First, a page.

19 December 2007

Next Slide Please

Caleb Crain’s article “Twilight of the Books” in this week’s New Yorker provoked several thoughts, which I’ll try to express in coherent form over the next couple of days.

But first, a helpful extract. This passage is supposed to be evidence that “secondary orality [an oral culture driven by television and related media rather than by lack of literacy] and literacy don’t mix.” However, it seems more like an elementary reminder on the effective use of slides:

In a study published this year, experimenters varied the way that people took in a PowerPoint presentation about the country of Mali. Those who were allowed to read silently were more likely to agree with the statement “The presentation was interesting,” and those who read along with an audiovisual commentary were more likely to agree with the statement “I did not learn anything from this presentation.”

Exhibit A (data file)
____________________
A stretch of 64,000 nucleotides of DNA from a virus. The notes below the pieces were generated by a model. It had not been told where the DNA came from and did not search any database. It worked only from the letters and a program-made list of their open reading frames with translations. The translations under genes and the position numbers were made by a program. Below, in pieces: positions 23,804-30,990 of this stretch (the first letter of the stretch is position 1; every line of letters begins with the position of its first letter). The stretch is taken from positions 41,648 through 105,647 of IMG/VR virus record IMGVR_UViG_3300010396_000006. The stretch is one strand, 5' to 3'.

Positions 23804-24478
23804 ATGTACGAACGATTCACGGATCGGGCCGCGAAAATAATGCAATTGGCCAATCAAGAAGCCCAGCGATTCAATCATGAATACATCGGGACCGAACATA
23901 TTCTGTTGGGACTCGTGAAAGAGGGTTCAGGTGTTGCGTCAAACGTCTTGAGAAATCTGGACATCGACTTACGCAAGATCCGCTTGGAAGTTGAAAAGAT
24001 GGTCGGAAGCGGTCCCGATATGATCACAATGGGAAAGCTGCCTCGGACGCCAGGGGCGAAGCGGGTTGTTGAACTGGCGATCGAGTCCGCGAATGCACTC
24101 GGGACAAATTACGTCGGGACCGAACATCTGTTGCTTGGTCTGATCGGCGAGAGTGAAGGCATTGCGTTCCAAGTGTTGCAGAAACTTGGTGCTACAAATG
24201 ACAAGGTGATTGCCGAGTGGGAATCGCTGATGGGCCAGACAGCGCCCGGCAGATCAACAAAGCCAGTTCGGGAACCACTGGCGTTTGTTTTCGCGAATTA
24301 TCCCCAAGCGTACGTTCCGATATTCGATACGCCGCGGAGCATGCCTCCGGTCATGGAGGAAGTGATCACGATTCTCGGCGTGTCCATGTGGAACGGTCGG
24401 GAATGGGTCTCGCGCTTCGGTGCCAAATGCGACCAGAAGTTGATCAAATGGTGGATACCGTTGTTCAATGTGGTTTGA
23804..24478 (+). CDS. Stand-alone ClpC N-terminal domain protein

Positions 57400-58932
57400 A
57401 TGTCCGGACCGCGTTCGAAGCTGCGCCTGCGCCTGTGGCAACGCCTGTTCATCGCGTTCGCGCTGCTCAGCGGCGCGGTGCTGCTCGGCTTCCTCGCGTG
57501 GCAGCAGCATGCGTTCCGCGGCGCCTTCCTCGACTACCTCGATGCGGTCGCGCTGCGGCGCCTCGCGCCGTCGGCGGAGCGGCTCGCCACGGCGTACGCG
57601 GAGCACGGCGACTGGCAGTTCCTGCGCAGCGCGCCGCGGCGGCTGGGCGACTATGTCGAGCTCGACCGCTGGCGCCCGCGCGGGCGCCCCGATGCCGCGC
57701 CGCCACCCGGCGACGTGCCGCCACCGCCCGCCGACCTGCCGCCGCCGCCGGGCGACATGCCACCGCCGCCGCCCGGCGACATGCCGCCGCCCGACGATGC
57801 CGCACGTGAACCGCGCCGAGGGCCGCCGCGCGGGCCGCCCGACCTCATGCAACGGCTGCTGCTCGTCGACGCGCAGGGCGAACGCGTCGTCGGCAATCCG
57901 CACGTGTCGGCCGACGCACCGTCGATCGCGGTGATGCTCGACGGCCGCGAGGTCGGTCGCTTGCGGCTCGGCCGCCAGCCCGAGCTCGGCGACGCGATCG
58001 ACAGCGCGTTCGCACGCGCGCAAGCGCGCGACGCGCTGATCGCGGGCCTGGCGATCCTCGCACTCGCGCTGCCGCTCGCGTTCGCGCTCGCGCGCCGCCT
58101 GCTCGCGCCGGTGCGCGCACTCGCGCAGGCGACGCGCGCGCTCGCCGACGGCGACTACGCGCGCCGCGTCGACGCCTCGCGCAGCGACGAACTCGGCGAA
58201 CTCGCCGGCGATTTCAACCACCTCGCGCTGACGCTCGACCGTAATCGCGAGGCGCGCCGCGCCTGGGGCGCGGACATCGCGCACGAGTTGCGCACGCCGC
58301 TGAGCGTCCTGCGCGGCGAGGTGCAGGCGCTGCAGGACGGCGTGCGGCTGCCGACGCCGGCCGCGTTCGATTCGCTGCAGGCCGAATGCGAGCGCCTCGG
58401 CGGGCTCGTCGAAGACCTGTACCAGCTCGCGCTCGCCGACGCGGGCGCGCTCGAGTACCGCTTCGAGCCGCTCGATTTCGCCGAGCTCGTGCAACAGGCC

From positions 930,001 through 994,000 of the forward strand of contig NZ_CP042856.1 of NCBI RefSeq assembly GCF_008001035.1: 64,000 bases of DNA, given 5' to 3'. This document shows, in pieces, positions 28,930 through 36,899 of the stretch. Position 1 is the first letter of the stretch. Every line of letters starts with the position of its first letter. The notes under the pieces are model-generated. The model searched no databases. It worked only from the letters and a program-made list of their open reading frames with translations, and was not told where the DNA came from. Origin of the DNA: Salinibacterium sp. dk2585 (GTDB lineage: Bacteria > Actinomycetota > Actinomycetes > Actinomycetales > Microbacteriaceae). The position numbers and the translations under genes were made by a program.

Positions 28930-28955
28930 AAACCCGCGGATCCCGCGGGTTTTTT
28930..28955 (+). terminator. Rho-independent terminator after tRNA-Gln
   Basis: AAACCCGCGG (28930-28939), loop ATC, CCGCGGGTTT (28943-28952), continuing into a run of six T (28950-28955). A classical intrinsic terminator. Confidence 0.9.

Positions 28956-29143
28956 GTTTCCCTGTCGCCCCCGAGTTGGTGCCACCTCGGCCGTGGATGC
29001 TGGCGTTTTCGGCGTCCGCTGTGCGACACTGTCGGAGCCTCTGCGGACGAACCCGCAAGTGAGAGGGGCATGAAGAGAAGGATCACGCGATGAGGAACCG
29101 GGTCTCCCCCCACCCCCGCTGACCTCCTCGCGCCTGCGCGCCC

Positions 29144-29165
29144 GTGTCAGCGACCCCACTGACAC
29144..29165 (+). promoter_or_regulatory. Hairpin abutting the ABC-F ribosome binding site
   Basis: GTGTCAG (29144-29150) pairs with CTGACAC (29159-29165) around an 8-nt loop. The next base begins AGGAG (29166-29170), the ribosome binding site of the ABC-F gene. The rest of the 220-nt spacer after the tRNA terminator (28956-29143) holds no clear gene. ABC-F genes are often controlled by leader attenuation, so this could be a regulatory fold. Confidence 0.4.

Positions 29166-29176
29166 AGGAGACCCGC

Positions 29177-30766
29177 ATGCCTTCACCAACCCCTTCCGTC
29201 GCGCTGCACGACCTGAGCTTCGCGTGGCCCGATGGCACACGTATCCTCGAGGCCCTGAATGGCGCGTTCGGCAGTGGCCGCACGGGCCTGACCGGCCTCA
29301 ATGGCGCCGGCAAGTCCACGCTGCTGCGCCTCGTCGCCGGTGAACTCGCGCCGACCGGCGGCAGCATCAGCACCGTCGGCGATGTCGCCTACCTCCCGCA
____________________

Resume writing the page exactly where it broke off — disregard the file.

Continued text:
The silent readers remembered more, too, a finding in line with a series of British studies in which people who read transcripts of television newscasts, political programs, advertisements, and science shows recalled more information than those who had watched the shows themselves.
People who read slides take in the same information in two ways, so of course they have that feeling of déjà vu. But the better recall is an impressive finding that speaks to Crain’s larger point: reading makes our brains work differently from other ways of taking in information and/or stories.

As for the study, we learned the same thing last month from Unshelved.

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